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The Far-Reaching Effects of Colonization in “Twice Colonized”


PARK CITY, UTAH – JANUARY 23: (L–R) Alethea Arnaquq-Baril, Mark Bukdahl, Lin Alluna, Iris Ng, Emile Hertling Péronard, Aaju Peter, Bob Moore, Stacey Aglok MacDonald, Mila Aung-Thwin, Katie McKay, and Vee di Gregorio attend the 2023 Sundance Film Festival “Twice Colonized” premiere at Library Center Theatre on January 23, 2023 in Park City, Utah. (Photo by Monica Schipper/Getty Images)

By Lucy Spicer

In a memorable scene near the beginning of director Lin Alluna’s documentary, Aaju Peter crouches in front of her laptop, which is set up on a small table in her hotel room. She selects a video of a live performance of Tina Turner’s “Proud Mary.” And then she starts dancing. This woman exudes pure joy as she enthusiastically moves to the music — at some point even climbing on top of the bed to do so. This isn’t the only time we see her dancing, either.

The moments of happiness in Twice Colonized — which premiered at the Library Center Theatre on January 23 — are a true testament to the strength of character of its subject. Aaju Peter is a Greenlandic Inuit activist and lawyer who has spent years fighting for the rights of Indigenous peoples in the Arctic. In archival footage, Aaju speaks at podiums, looking almost regal as she explains how seal-hunting bans have devastated the economy for Inuit communities.

But behind this strength is a profound pain, and colonization is at the root. Today, Greenland remains part of the Kingdom of Denmark, and the effects of colonization are far-reaching. As a young girl, Aaju was sent to school in Denmark until she turned 18. When she returned, she could no longer speak her language and felt like an outsider in her own community.

“I knew that I wanted to make a film that was both personal and poetic and political, and what drew me to Aaju in the beginning was that she would tell me, ‘You can’t just film the success of me on the stage and in the spotlight. You have to film the battle behind the scenes of me dealing with the effects of colonization,’” says Alluna at the film’s post-premiere Q&A.

The documentary does, indeed, get deeply personal. In the film, we witness Aaju trying to grapple with the recent death of her son. She also goes through repeated attempts to fully break from an abusive relationship.

What’s amazing is how she manages to channel her pain into trying to make the world a better place. “There’s a lot of work to be done at this stage. There needs to be better understanding of what colonization and residential schooling and loss of language has done to our people,” explains Aaju. “And we also, ourselves, need to do a lot of work of healing, of taking back our traditions, our language, and our practices. But it’s also on the people who tried to take our language, on the people that caused so much harm, to look at what was done and acknowledge it. And we can work together for a better future.”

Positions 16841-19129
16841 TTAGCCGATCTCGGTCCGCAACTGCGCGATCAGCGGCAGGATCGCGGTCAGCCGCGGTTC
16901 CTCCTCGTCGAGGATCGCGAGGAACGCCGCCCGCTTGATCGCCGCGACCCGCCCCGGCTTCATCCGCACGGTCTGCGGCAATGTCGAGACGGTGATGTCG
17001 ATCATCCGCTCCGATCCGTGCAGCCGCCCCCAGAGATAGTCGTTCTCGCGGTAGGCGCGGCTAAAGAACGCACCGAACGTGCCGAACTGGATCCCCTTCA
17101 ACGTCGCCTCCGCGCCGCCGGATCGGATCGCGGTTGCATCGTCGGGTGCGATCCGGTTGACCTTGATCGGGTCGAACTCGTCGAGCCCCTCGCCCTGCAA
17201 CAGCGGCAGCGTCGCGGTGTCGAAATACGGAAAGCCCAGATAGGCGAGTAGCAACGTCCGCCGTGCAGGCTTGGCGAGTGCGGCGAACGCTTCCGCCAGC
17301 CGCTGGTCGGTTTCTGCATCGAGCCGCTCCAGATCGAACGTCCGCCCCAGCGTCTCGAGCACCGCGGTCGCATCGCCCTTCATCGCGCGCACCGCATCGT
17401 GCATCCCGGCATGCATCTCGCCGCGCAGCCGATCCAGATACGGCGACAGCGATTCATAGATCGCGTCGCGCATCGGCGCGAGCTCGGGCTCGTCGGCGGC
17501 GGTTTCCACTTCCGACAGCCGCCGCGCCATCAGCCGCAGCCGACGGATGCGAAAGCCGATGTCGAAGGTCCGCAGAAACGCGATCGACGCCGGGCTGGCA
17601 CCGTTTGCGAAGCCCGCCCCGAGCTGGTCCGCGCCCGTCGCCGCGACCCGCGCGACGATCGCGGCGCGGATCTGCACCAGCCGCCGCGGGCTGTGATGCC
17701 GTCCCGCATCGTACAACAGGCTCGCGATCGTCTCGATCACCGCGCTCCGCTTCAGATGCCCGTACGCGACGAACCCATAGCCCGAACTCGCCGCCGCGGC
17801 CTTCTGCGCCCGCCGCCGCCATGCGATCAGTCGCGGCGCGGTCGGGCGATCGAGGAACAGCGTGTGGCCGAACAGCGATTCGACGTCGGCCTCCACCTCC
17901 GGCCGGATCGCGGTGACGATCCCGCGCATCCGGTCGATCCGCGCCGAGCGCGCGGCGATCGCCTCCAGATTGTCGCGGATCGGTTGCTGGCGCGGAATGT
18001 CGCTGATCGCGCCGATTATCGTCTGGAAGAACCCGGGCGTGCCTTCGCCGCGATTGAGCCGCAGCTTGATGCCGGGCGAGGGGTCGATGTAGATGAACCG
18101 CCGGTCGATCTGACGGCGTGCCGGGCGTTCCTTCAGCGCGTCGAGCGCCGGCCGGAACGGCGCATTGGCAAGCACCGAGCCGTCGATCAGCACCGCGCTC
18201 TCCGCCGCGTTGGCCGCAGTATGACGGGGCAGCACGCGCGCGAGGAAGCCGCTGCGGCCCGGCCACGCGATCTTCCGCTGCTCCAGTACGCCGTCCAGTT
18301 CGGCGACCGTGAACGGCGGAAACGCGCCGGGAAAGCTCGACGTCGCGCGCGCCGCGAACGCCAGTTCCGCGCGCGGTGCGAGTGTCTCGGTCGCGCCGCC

The film’s second act follows Aaju as she speaks with various Indigenous peoples around Europe, listening to their accounts of how colonization continues to stifle them today. Her goal becomes clear: There should be an Indigenous forum at the European Union so that Indigenous peoples can have permanent representation in discussions surrounding issues that affect them.

Throughout these efforts, Aaju is always cognizant of her own journey. “I was thinking to write a book,” she says in the film. “I was born in Greenland and colonized by the Danes. Then I moved to the Canadian Arctic and was colonized by southern Canada. So our history has been written by outsiders and visitors. I want to write our own history. I wanted to title it Twice Colonized.”

Having a hand in telling her own story is crucial and is also the reason Aaju has a screenwriting credit on the film. “I’m glad that I was able to take part in what I would like included and what scenes I thought to be saved for the sequel,” she says to a laughing and cheering audience at the post-premiere discussion. “… Twice Decolonized.”

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